“In the face of COVID-19, we’re investing in research that explores bold new approaches to treatment. This includes developing antibodies to attack the virus and using nanoparticles to help deliver agents to kill the virus,” said American Lung Association President and CEO Harold Wimmer. “These areas of focus—the immune system’s response, how the virus impacts the body and applying public health to help identify risk factors and how we can reduce community spread—are important lynchpins in our ability to reduce the burden of COVID-19 in the U.S.”

In addition to the new award recipients, the Lung Association expanded its own Airways Clinical Research Centers (ACRC) Network’s ongoing research in scope and engagement. The ACRC is the nation’s largest network of nonprofit clinical trials focusing on asthma and COPD, and now – COVID-19. The American Lung Association’s ACRC was also invited to join the National Institute of Health’s (NIH’s) National Heart, Lung, and Blood Institute’s (NHLBI’s) Collaborating Network of Networks for Evaluating COVID-19 and Therapeutic Strategies (CONNECTS). The goal of CONNECTS is to build on NHLBI’s existing clinical research networks across the nation to better understand the risk of severe illness from COVID-19 and to identify therapies that will slow the disease progression and help speed recovery.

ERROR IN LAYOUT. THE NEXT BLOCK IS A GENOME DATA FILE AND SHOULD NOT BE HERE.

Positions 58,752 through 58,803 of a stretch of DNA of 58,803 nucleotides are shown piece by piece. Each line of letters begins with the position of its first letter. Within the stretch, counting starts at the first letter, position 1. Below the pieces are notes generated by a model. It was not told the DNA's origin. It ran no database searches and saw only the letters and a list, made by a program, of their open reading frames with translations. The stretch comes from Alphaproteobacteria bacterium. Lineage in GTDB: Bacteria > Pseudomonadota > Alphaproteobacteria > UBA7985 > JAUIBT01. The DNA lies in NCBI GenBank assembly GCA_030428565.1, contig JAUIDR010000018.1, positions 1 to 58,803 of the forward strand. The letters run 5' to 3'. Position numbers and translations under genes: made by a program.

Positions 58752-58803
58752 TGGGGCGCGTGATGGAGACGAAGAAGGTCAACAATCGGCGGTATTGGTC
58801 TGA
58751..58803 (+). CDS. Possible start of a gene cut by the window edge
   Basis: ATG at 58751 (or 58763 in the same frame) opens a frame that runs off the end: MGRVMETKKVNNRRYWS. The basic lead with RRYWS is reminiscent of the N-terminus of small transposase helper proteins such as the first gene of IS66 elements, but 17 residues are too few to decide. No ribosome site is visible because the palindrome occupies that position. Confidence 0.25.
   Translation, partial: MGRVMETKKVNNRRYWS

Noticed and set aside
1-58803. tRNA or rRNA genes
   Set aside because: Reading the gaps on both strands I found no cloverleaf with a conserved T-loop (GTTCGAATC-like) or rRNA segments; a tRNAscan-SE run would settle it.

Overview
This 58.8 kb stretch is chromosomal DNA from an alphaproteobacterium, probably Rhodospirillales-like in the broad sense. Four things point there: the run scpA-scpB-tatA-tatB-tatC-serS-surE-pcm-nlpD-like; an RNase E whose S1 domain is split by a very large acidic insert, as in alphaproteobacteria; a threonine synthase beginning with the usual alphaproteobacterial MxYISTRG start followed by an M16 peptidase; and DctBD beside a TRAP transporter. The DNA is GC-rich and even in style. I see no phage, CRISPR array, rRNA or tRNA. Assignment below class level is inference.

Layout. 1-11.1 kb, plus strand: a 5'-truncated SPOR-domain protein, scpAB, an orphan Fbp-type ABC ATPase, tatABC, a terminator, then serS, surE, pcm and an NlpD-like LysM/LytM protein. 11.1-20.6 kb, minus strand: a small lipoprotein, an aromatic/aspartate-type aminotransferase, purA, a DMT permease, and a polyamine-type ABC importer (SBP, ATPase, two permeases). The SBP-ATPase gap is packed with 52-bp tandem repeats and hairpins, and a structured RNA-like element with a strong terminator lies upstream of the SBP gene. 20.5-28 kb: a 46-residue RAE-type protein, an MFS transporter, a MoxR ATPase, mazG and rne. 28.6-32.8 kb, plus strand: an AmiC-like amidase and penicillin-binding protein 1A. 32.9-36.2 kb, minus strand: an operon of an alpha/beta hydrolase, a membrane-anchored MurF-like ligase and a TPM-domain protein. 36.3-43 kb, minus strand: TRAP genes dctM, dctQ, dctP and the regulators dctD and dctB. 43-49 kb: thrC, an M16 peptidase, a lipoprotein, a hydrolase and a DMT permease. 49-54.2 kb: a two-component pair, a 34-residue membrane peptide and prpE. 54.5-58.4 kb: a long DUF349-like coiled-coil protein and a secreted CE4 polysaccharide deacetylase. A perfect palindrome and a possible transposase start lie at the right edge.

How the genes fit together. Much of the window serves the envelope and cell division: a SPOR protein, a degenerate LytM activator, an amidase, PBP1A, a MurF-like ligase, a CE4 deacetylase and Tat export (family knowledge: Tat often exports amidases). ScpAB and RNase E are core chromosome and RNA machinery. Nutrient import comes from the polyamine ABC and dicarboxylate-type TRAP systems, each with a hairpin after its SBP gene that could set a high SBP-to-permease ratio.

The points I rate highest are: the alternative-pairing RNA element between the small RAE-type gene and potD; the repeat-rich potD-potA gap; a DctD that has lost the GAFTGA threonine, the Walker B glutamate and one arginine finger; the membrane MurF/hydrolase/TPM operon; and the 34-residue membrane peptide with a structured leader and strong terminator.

“A cornerstone of the COVID-19 Action Initiative is leveraging our existing clinical research network and funding additional respiratory virus research,” Wimmer said. “As we learned of the novel coronavirus, our organization immediately expanded the current study happening within the ACRC to include COVID-19. By leveraging our existing network, we were able to nimbly implement new and promising research to support the lung health of Americans during this pandemic.”

Within the ACRC network, the Losartan Effects on Emphysema Progression (LEEP) COVID-19 ancillary study will evaluate the effects of losartan (versus placebo) on the risk of and severity of COVID-19 among the available participants in our ongoing LEEP clinical trial, evaluate the development and persistence of COVID-19 antibodies in this group, and learn about the effect of social distancing measures and the pandemic on their mental health status and social support networks.

These new research efforts are made possible through the American Lung Association’s COVID-19 Action Initiative, a $25 million investment in research, education, advocacy and coalition over the next three years with an aim to end COVID-19 and future respiratory viruses. The COVID-19 Action Initiative will be used to provide free lung health education to those in need, protect public health by advocating for COVID-19 and flu vaccines in underserved communities of color and prevent future outbreaks by investing in respiratory virus research.

For more information about the COVID-19 Action Initiative or the American Lung Association’s COVID-19 research award recipients and projects, visit Lung.org/covid19-award. For media seeking an interview with a COVID-19 researcher or lung health expert, contact Stephanie Goldina at [email protected] or 312-801-7629.

For more information, contact:

Stephanie Goldina
312-801-7629
[email protected]